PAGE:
We get different statements from different people in the store regarding diets whether it's paleo, keto, vegan etc. and others asking about how they can drop a few extra pounds. While this is not an all inclusive dietary post, it does give some good guidelines to help you with this particular (keto) diet plan. From our friends at MyFitnessPal... Enjoy!
Ask the Dietitian: What is Your Opinion of the Ketogenic Diet?
BY TRINH LE, MPH, RD MARCH 8, 2018
Full-fat everything you want — it sounds like a dream diet to lose weight on, right? The ketogenic diet, or keto diet for short, has risen to diet trendom. Health-wise, the ketogenic diet has also been shown to be beneficial for mental disorders, epilepsy, type 2 diabetes and even weight loss. Even so, this diet is quite controversial.
Let’s explore this diet together, so you can make an informed decision for your personal health.
WHAT IS THE KETOGENIC DIET?
The ketogenic diet is a high-fat, low-carb and moderate protein diet. Despite recent popularity, the “classic” KD has been used for almost 100 years to treat children with epilepsy. It was later adapted into the well-known commercial weight-loss program, the Atkins diet. Different versions of this diet exist, but these two are among the most common:
Classic Ketogenic Diet: This diet uses a ratio of 3:1 or 4:1 for fat to nonfat (Think: protein and carbohydrates) in grams.
Modified Atkins Diet: This diet restricts carbohydrates to 20 grams of “net” carbs daily. “Net” carbs are defined as total carbohydrates minus dietary fiber.
Take a look at the chart below to see how the KD stacks up against what experts recommend; the difference is drastic. Keep in mind that the definition for a “classic” KD may be different than what people who practice a more mainstream ketogenic lifestyle for weight loss will consume. A modified version of the KD is more flexible on the number of carbs you can have in a day, so low-carb vegetables (think: broccoli, spinach, lettuce) won’t count against you. High-fat, keto-friendly foods include those higher in saturated fat (e.g., bacon, cheese, butter) and lower in saturated fat (e.g., olive oil, avocado, nuts and seeds).
*Note: A well-balanced diet rich in fruits, veggies, whole grains, lean protein and healthy fats will likely have a macronutrient (e.g. fat, protein, carbs) profile within the “acceptable macronutrient distribution range” (AMDR).
HOW DOES THE KETOGENIC DIET PROMOTE WEIGHT LOSS?
You may wonder how eating up to 90% of your calories from fat while turning a blind eye to calories can lead to weight loss. Nobody knows exactly but researchers have a few good guesses:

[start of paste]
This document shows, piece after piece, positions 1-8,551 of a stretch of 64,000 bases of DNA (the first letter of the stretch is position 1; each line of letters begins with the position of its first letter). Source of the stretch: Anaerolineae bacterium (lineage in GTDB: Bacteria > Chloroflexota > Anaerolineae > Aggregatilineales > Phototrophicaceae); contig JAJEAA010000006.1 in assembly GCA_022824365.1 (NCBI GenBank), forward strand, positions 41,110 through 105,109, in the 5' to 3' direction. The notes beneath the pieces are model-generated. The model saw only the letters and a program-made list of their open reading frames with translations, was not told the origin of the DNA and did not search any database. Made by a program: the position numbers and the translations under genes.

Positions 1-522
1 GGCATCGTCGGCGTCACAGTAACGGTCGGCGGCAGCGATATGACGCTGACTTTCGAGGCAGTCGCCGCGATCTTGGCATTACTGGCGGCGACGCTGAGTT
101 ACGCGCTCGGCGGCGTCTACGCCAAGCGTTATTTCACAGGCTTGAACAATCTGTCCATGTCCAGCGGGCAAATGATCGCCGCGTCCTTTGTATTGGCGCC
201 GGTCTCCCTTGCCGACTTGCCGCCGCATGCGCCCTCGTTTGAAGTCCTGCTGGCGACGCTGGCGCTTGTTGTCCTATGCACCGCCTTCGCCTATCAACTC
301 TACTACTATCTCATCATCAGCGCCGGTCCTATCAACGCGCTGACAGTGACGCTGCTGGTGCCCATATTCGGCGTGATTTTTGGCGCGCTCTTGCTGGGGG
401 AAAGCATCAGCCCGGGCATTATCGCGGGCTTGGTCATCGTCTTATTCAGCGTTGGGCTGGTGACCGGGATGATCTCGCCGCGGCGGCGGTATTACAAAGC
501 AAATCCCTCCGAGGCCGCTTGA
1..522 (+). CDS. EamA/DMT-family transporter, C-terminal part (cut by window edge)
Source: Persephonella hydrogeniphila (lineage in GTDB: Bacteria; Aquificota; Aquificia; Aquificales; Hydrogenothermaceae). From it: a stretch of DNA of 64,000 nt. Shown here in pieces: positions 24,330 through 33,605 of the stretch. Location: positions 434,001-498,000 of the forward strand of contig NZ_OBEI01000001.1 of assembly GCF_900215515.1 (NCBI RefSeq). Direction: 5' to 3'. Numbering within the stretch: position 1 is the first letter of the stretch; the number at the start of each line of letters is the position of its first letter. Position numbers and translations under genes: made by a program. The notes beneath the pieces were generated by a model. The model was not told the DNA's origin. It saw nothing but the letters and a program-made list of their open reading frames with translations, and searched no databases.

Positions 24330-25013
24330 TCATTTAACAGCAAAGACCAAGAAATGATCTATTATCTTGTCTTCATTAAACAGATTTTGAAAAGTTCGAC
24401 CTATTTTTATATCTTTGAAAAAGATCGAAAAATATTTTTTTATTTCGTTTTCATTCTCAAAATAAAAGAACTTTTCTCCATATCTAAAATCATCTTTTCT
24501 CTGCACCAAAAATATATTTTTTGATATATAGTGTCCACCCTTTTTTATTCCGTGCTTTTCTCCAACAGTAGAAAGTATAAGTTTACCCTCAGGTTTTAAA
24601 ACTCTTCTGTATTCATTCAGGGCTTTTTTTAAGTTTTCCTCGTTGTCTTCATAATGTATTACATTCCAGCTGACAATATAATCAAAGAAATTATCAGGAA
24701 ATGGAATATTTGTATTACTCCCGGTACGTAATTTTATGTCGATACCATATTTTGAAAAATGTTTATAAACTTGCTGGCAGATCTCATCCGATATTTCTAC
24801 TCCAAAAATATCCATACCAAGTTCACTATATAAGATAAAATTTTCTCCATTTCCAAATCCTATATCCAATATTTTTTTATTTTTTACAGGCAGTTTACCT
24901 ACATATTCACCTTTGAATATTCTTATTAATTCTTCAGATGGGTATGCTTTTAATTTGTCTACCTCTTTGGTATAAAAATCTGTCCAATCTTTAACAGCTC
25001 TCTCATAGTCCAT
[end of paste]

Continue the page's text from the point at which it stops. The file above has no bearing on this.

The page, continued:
Fuel Switching. Eating a lot of fat and severely limiting carbs pushes you into “ketosis,” a state where mostly fat is burned instead of carbs. Even the brain, an organ that preferentially uses glucose (a sugar) for fuel must adapt to using fat in the form of ketones.
Appetite Control. Those on the KD claim it dampens their appetite. This is because ketones may play a role in signalling satiety within the brain.
Metabolically Expensive. Just because you transitioned into ketosis and can burn fat more efficiently doesn’t mean your body won’t need carbs at all. To keep blood sugar within a reasonable range, the liver converts protein into glucose through a process called “gluconeogenesis.” OK, biology lesson stops here. Just know that this process demands a lot of energy and burns an additional 400–600 calories daily.
The KD may be great for short- and medium-term weight loss, but there’s no clear outlook on what it will do to your health in the long run — and this puts many experts on edge.
WHY IS THE KETOGENIC DIET SO CONTROVERSIAL?
The US News expert reviews give the KD about 2 out of 5 stars. Right off the bat, here are two major reasons why this diet sank so low:
It promotes foods high in fat, even saturated fat, which is bad for heart health. A diet that puts few limits on bacon, butter and full-fat cream automatically draws backlash.
It can eliminate whole food groups if followed stringently. This includes high-carbohydrate vegetables, most fruits and whole grains. This could lead to nutrient deficiencies in the long run.
ARE THERE ANY BENEFITS?
Despite the controversy, let’s balance pros and cons. Yes, the KD is solid therapy for children with epilepsy, but they’re always under careful clinical supervision to correct for any micronutrient deficiencies. The KD is showing promise as therapy for Type 2 diabetes, cancer and neurological disorders such as Parkinson’s, Alzheimer’s, autism, etc. but the science isn’t yet well-established. The same applies for long-term weight loss.
Hopefully I’ve given you enough food for thought. In my opinion you should still try to lose weight first by following a well-balanced diet full of fruits, vegetables and whole grains. But, to be frank, I’m flexible on the ketogenic lifestyle, especially if you’re pursuing this diet with the help of a qualified health professional.
Clearly, the KD is restrictive and isn’t for everyone. Be realistic about whether this diet will align with the lifestyle you want. If you have a sweet tooth or love your fruits and veggies, you will likely struggle on keto. Those who are vegetarian or vegan will also find the KD challenging.
Finally, just because the diet is a poster child for all-you-can-eat bacon doesn’t mean you have to eat this way. There are healthy fats to choose including avocado, olive oil, walnuts and fatty fish.